You know that experience where disappointment, frustration, and anger, collide, and the result is a bit of a tantrum, a lashing out, maybe saying “too much”, with too much ferocity? You know the one; the burning of bridges, the severing of connections? That moment when disappointment hits so hard it feels necessary to hit back (metaphorically, I mean)? Yeah… don’t do that. (Also, don’t do violence. Just… yeah, don’t. Not okay.)

I know, it sound super easy to say. Emotions get to the party ahead of our rational minds, generally. Once we’ve lashed out, said a thing, made a messy bit of drama that will need clean up later, it can seem to have been necessary, “reasonable” (it’s definitely not that) – even “paybacks” may sound satisfying. “Fuck them!”

Here’s the thing, though. We’re all human. Most of us perceive ourselves to be “the good guy” in our own narrative, at least. If asked, people seem generally willing to stake a claim to being in a state of “doing their best”, moment-to-moment. It’s very subjective. If, though, everyone around us is as well-intentioned as we believe ourselves to be, is lashing out when disappointed actually an appropriate reaction to that person or circumstance? (If you are not “well-intentioned”, that’s a very different concern, for another day.)

I recognize that life “isn’t fair”, and that most of the time there’s no “save” at the last minute, no “we brought you back as our wild card performer!” moment to salvage our experience if we’ve been disappointed. (Sometimes there is, though, so… maybe don’t talk yourself out of that potential with a lot of cranky bullshit.) I’m thinking about it this morning, not because it’s properly relevant to this moment, but it may be to some other, in the future, so… sipping coffee, thinking thoughts. Certainly, after the fact, it’s usually pretty clear that throwing a fucking fit over some small disappointment is less than ideal for any number of reasons, not the least of which is that the most obvious result is that we look like a reactive, emotionally immature, jackass (at least until we’ve finished whatever rationalization we’re prone to working so hard at, at that point we’re likely to be blinded by our own fiction). lol Not a great look.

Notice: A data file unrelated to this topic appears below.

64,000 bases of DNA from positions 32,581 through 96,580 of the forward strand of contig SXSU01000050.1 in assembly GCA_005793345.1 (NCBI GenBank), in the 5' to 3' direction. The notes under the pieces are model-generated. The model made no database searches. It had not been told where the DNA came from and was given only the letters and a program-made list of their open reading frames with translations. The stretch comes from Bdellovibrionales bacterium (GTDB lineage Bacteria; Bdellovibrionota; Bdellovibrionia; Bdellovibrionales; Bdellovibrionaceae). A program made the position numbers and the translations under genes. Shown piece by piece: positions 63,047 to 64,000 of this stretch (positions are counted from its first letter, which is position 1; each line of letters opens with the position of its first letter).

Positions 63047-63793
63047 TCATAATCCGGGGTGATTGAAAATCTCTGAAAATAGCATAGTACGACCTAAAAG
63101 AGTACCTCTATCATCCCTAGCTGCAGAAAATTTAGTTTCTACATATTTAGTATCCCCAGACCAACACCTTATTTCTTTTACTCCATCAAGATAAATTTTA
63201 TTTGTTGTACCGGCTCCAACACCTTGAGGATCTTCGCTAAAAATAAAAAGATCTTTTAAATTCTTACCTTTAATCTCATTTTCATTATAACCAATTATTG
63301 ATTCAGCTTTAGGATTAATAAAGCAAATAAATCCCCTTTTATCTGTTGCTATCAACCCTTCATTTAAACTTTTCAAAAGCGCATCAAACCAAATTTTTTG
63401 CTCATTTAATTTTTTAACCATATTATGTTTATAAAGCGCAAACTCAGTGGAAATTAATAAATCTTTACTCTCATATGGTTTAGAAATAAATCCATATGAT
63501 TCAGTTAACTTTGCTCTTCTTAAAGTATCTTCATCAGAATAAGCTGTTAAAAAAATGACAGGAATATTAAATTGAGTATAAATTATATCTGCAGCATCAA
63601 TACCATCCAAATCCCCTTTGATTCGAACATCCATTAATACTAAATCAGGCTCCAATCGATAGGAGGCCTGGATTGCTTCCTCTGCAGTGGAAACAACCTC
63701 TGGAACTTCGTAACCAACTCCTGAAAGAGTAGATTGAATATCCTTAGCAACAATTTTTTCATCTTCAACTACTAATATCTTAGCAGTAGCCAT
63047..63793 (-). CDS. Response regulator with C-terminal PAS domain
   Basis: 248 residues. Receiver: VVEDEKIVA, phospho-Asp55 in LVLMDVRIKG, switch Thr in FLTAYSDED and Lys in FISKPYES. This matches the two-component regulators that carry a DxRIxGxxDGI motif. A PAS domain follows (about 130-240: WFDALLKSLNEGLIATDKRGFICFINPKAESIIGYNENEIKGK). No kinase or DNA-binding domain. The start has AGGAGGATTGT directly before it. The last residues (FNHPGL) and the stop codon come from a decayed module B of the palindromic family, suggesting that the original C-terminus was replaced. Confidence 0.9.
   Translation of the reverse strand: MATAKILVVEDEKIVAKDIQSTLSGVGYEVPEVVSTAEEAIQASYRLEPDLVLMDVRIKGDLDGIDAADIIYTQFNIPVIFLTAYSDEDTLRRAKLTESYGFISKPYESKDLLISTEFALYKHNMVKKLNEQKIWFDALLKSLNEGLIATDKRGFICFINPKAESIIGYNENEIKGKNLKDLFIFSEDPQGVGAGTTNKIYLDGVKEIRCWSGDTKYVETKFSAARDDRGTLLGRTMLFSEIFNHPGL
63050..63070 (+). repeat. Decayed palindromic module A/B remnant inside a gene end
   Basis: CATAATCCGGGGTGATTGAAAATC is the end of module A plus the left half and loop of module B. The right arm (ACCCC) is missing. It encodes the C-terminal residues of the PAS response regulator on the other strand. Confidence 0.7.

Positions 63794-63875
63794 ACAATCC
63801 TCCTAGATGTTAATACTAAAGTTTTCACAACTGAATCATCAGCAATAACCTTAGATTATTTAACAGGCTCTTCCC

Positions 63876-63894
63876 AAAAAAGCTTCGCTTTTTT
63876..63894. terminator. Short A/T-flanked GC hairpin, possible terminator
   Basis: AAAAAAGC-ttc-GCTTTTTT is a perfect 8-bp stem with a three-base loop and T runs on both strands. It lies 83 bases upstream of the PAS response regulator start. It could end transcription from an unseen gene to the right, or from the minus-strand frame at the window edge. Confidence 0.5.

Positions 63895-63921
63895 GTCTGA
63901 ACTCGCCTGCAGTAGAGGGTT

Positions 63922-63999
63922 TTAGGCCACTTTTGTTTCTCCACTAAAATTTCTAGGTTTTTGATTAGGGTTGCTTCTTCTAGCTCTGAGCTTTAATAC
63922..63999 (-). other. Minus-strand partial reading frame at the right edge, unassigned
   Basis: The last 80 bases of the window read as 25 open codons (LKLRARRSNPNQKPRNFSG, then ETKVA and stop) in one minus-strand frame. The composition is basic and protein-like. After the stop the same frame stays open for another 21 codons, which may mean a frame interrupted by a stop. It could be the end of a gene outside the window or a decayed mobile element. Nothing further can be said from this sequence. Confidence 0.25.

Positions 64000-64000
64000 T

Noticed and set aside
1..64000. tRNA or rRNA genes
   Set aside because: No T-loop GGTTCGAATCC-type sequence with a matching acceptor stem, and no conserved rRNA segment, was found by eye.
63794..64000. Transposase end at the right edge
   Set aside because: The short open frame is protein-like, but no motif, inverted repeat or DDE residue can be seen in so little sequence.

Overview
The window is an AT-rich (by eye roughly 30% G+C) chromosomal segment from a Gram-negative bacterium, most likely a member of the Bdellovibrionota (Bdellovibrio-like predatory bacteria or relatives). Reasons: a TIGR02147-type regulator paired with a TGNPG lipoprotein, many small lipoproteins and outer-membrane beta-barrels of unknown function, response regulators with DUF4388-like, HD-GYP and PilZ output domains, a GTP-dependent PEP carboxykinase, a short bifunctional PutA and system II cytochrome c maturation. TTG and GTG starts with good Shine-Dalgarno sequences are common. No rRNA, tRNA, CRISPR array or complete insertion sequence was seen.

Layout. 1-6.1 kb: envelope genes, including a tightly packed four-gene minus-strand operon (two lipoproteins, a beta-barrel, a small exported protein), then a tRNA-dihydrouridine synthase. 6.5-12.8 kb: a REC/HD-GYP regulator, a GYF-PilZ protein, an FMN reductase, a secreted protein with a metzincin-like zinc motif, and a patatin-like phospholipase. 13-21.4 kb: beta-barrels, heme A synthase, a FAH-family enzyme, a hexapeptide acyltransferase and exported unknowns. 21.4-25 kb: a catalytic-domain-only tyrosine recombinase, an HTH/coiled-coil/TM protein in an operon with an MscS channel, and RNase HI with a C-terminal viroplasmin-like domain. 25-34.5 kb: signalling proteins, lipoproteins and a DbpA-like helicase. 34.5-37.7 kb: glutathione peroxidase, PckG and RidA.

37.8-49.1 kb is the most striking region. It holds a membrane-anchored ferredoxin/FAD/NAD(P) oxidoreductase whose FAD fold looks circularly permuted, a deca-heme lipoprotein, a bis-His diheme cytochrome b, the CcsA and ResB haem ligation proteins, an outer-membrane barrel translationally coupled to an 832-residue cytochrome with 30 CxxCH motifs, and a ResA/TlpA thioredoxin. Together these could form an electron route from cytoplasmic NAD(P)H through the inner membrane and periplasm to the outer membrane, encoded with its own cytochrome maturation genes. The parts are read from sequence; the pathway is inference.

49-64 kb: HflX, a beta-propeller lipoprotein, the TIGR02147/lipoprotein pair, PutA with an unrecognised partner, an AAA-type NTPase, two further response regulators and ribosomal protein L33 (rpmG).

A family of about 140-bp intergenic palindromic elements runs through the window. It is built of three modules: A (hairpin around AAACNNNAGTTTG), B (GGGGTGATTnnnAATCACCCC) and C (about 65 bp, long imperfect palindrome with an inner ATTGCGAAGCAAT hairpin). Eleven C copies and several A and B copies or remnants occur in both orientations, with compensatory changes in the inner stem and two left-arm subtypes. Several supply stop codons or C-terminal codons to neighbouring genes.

Giftmas is coming. Gifts under trees… dinners out with friends or family… holiday events… it’s easy to forget to cherish these rare moments, to make them the best moments of our lives (and yes, even in spite of conflict, and stress). It’s super easy to lose our shit in a moment of holiday stress. We’re making memories every moment, though; what do we want to remember of our life? To be remembered for? The stress? The conflict? We become what we practice. Being a petty jerk about an imperfect gift creates a memory, becomes a practice. How much better to give generously, and receive graciously? To be kind? To show compassion? To laugh with a joyous heart? There are verbs involved, and choices, and yes – your actual will. It is actually possible to choose – and build – joy. I recommend it as a practice. šŸ˜€

Let go of the stress. Lead with gratitude. Be merry by choice when you can. Appreciate each moment; the joyous ones are as lovely as butterflies, the ones that are less joyous are extraordinary opportunities to grow, to learn, and to become that person you most want to be. Sure, walk away from drama, definitely do that, and also connect with others more deeply, more authentically. It is a powerful season for change. It’s a real shot at life-changing forward momentum. Your call. Your choice. Your practices.

Give yourself an amazing gift this year; better practices. šŸ™‚ It’s not always “easy”, and “practice” certainly implies effort, and likely an occasional actual failure. The journey is so worth all that. Are you the person you most want to be, standing where you are, right now? What will you do about that, today, right now?

It’s already time to begin again. I finish my coffee, and smile. No headache this morning; it’s a good beginning. šŸ˜€